By: Emil G. Hirsch
A loose expression used in the A. V. as the equivalent of and . ("remes" = creeping—that is, without, or with imperceptible, feet; applies to terrestrial and also to water animals. The R. V. more correctly translates it "teemeth" in Gen. ix. 2; Lev. xx. 25, and "moveth" in Lev. xi. 44; Ps. lxix. 34; Gen. viii. 19. Generally, however, "remes" stands for "reptiles," possibly also for very small quadrupeds. In the Talmud "remes" is used as a general name for worms infesting the intestines of man or beast (Niddah 21a), for which elsewhere the words (Ab. iii. 1) and occur. But, according to Tos. to Niddah 23a, s.v. , only the serpent was called the "creeping thing," .
("shereẓ," Gen. vii. 21; Lev. v. 2; xi. 10, 29; Deut. xiv. 19) applies only to animals that swarm, whether terrestrial, such as the weasel, mouse, lizard (Lev. v. 29); aquatic (Lev. xi. 10; Gen. i. 2; compare Ex. vii. 28 [A.V. viii. 3]); or even winged (Lev. xi. 20-23). The fundamental connotation of the verb and noun is undoubtedly the incalculably prolific multitudes of little animals which always appear in troops or swarms. The R. V. therefore gives the translation "breed abundantly" (Gen. viii. 17, ix. 7; compare Ex. i. 7).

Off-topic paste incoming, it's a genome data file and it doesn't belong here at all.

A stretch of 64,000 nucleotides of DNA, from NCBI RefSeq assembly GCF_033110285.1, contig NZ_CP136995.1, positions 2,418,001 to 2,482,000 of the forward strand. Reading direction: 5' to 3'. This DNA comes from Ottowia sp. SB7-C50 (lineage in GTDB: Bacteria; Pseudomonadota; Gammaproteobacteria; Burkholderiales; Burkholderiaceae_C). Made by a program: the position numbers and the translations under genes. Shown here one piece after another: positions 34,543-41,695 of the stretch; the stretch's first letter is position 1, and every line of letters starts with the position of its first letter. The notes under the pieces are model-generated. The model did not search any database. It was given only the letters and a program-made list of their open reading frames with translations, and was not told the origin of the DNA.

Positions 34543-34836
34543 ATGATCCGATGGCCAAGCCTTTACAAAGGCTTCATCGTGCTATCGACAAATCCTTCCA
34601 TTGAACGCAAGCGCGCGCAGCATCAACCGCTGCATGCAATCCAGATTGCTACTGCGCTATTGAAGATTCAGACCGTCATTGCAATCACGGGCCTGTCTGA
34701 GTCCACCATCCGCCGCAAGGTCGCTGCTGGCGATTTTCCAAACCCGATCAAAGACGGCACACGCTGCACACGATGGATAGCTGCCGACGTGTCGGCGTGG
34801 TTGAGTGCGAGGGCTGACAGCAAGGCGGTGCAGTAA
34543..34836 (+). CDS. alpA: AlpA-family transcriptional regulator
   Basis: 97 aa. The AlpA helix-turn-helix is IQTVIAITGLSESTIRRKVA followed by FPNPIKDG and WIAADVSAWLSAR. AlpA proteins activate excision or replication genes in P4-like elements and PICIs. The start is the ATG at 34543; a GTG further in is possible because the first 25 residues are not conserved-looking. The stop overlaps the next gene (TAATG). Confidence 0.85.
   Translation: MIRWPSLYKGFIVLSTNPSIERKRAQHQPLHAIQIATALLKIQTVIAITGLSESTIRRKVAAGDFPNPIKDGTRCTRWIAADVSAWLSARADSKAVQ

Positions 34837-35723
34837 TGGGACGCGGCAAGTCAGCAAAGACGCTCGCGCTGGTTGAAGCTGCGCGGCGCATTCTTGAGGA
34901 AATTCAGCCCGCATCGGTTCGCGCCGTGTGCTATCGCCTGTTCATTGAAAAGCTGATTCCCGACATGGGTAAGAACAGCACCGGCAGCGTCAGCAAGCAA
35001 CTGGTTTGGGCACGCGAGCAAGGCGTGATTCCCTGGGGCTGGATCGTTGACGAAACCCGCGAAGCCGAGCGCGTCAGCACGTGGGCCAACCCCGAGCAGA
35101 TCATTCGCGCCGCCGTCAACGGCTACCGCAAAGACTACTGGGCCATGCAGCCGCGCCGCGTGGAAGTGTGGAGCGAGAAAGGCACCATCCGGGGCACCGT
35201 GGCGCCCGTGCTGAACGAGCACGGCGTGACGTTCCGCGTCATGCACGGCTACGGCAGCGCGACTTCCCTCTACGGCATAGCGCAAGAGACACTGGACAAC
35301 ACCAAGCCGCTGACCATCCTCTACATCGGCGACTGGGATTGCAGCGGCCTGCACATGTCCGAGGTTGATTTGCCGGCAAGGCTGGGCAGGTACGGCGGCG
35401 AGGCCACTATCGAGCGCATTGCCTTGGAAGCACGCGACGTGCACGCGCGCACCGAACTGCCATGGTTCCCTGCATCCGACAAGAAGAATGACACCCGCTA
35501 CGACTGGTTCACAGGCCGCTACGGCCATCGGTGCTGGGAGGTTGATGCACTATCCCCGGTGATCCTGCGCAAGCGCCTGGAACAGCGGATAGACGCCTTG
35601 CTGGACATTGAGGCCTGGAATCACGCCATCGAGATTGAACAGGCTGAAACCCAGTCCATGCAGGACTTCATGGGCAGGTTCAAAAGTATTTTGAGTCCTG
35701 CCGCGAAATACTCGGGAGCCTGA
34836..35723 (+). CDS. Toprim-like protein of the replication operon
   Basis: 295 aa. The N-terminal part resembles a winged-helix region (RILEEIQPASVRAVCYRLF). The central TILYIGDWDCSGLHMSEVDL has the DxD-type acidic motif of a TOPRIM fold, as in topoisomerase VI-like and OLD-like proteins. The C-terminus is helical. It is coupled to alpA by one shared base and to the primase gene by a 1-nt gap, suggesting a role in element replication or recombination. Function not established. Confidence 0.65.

In rabbinical Hebrew "shereẓ" is the generic term for amphibious reptiles ('Ab. Zarah 31b). The etymological implication of prolific increase is brought out in Ex. R. viii. 2; Lev. R. § 13 (the "'aḳrab" throws 60 young). It is also the typicalterm for ritual and moral impurity, in the oft-recurring phrase ("one takes the bath of purification while holding a shereẓ in his hand"), applied to one who would do penance without repentance (Yer. Ta'an. ii. 65d, beginning). A distinction is made between ("land insect"), ("water reptile"), and ("winged insect") (Pes. 24a). Maimonides ("Yad, "Ma'akalot Asurot, ii. 12 et seq.) says: " are all animals that are not fishes but live in the water, such as leeches, sea-dogs. ["romes" =creepers upon the earth] are worms produced by the decomposition of other substances, helminths; while ["those that swarm on the earth"] are generated through copulation of the parent animals."
- Nowack, Lehrbuch der Hebräischen Archäologic, i. 74-87;
- Benzinger, Arch. p. 40;
- Hart, Animals of the Bible;
- Lewysohn, Zoologic des Talmuds, Frankfort-on-the-Main, 1858.